World War II and especially the following Cold War saw a dramatic rise in the popularity of comic book heroes like Superman, Batman, Captain America and dozens of others. It was a time of tension and uncertainty, so it was comforting to have heroes who were on our side, even looking out for us, and doing the right thing even when we weren’t sure what the right thing to do might be. Superheroes gave us hope, and the comics gave us simple morality tales about good and evil.
So it is somewhat interesting to watch the huge number of movies now being created based on these same superheroes. The superheroes may be the same, but the enemies are now terrorists rather than communists or Nazis. I guess we need our superheroes again in this time of tension and uncertainty.
But it is instructive to look at these movies:
Some movies, like the popular Transformers series, present a jaw-droppingly clear and simple morality. There is never any doubt who are the good guys and who are the bad guys. I mean, what kind of creatures (even bad guys) would name themselves the Decepticons? And human collaborators with the bad guys never have even the slightest regrets, nor do they redeem themselves at the end. They just die (and presumably burn in hell). Is this a reflection of how we have dehumanized terrorists (and Islamists)?
The same thing could be said of movies like the Lord of the Rings (another franchise returning from the same period of history). There may be arguments between the good guys, but they are all good guys, and we instantly know who the bad guys are. Like, does anyone feel sorry for the orcs?
In both of these examples – Transformers, LotR, and in others like Spider-man – the hero is a bit of an “everyman”, flawed but manages to save the day despite his weakness. Does that represent us?
I also noticed something fascinating about the new Star Trek reboot. The second (recent) installment eliminated the first installment’s conflict between the heroes (Kirk and Spock). But in an interesting twist, the person who started out as the terrorist at the beginning of the movie was not the main bad guy after all. Instead, it was the Admiral — someone who was supposedly a good guy, the government representative who had awoken the terrorist and used him. Sound familiar? Even so, once the evil Admiral was exposed, he never had any regrets. He was unblinkingly willing to kill our heroes just to cover up his mistakes. And the real good guys (Kirk and Spock) discover the real bad guy (the Admiral) … by disobeying orders! Sound even more familiar?
This is taken a step further in movies like Serenity (yeah, I know, that was a few years ago, but it was the most recent example I could think of). In Serenity (and Firefly) the good guys are … actually bad guys. In case you haven’t seen that movie, they really are good guys, but they constantly act like bad guys. Breaking the law and doing things that they shouldn’t do, like exposing government lies and corruption. Are these our whistleblowers?
What are other ways current movies reflect our politics?
UPDATE: Really good article in The Atlantic about movies reflecting our politics. But the enemy in these films (Iron Man 3, White House Down, and The Lone Ranger) is corporate greed and war profiteering.
Interesting piece, but the superheroes you’ve listed were actually created around 1939 and 1940.
You brought up Lord of the Rings, so what is your take on A Game of Thrones. I have only watched the first season, but am much further in the novels. I feel that there are “good guys” (The Starks and Tullys), in the sense that they are the ones that we are rooting for. But in the end many of them die, often by the hand of the “bad guys” (The Lanisters). Also, many of the “bad guys” begin to have transformations and start to act like the “good guys.”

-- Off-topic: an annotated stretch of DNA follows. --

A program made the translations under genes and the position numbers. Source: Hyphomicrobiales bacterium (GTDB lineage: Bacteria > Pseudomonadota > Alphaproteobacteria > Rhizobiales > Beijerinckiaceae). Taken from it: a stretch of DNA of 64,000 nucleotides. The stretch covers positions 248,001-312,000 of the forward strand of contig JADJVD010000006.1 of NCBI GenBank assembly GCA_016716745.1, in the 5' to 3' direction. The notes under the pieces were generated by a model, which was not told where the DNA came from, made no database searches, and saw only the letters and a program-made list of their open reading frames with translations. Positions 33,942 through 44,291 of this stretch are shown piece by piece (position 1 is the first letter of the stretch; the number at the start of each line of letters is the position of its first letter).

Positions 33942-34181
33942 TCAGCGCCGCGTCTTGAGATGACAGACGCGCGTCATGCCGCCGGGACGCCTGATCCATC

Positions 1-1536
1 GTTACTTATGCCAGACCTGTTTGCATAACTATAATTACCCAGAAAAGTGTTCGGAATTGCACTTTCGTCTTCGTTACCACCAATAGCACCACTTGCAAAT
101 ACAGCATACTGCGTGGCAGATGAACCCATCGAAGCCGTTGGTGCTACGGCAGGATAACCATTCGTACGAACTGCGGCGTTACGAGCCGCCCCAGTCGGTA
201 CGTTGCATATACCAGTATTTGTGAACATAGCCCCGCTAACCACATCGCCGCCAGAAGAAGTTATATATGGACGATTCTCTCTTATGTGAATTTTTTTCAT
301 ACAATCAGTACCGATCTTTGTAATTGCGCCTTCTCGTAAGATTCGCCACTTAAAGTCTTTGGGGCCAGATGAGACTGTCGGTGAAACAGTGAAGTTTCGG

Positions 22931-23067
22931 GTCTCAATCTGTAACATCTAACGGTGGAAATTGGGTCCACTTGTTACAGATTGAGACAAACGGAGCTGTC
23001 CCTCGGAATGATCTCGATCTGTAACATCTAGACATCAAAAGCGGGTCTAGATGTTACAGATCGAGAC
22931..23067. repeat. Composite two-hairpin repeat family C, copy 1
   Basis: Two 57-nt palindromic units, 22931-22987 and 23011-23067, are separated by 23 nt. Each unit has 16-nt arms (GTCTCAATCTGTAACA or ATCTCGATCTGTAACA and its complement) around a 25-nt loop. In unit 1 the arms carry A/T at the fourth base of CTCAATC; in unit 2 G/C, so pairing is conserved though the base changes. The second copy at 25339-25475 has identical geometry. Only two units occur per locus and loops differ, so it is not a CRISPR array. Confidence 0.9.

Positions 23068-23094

Chelsey, you’re right. I’ll fix it. I was trying to say that they were really popular during the time of the cold war. [edit done, hopefully that is better]
Tyler, I have not watched Game of Thrones. Maybe someone else has an insight.
Game of Thrones is great because of the character development. Yes, there are some you will always root for and some you will likely always hate, but even these do thing that either slightly damn or redeem them, respectively. For the most part, characters you like will become characters you don’t, and characters you hated will become some of your favorites. The author of the book series, George RR Martin, has a habit of frustrating the typical good guys win, bad guys lose paradigm in part by doing horrible things to good characters but more by blurring the lines between good and evil.
There are hints of an overall struggle of absolute good vs. Absolute evil, but even through 5 of 7 books, a reader can’t be absolutely sure that this storyline is going to play out. Now I’ll finish my gushing, and suggest that everyone give the series or the books (or both) a shot.
I think it’s really hard to separate movies from politics, as even in cases where a movie has no interest in being political it can be made to seem political. Bane, from the most recent Batman film, has been compared to an Occupy Wallstreet protester. I didn’t get that when I watched it, but there you go. 300 was considered an allegory for conflict between the US and Iran, which also seems a little silly to me in terms of the underdogs made of the Spartans.
I also don’t think it’s a very new device having the evil turn out to be or come from the good guys. Star Wars did that, and in Serenity I’m not sure the Alliance was ever supposed to be seen as a force for good. The Bourne series is pretty apt for an out-of-control intelligence apparatus though.
I was thinking of game of thrones as well while reading your post, IK, and I think you’ve hit on one of the elements that make it stand out. There really are no true good guys and bad guys. I suppose we can take the Starks as heroes, but they have their fair share of faults, and I only really like one of the Tullys. At the same time, there are heroes amongst the Lannisters and other families once you get to know them a little better.
Getting back to your original point though. Even though there are a ton of superhero movies lately, largely with guerrilla-fighter type antagonists, I think Game of Thrones is immensely popular because it embraces the moral uncertainties we see in the world and doesn’t tell you who to cheer for, for the most part. We see these huge figures in contest with each other making decisions based on a variety of reasons, whether it be betrayal, power, money, religion, outright efficacy, or to claim a moral high ground, and both the show and the novels beg the question: which is best? I think that’s an issue that we’re in the midst of dealing with, especially with respect to terrorism and other threats to power. But that’s just my opinion. Keep with the books Tyler. They’re something special.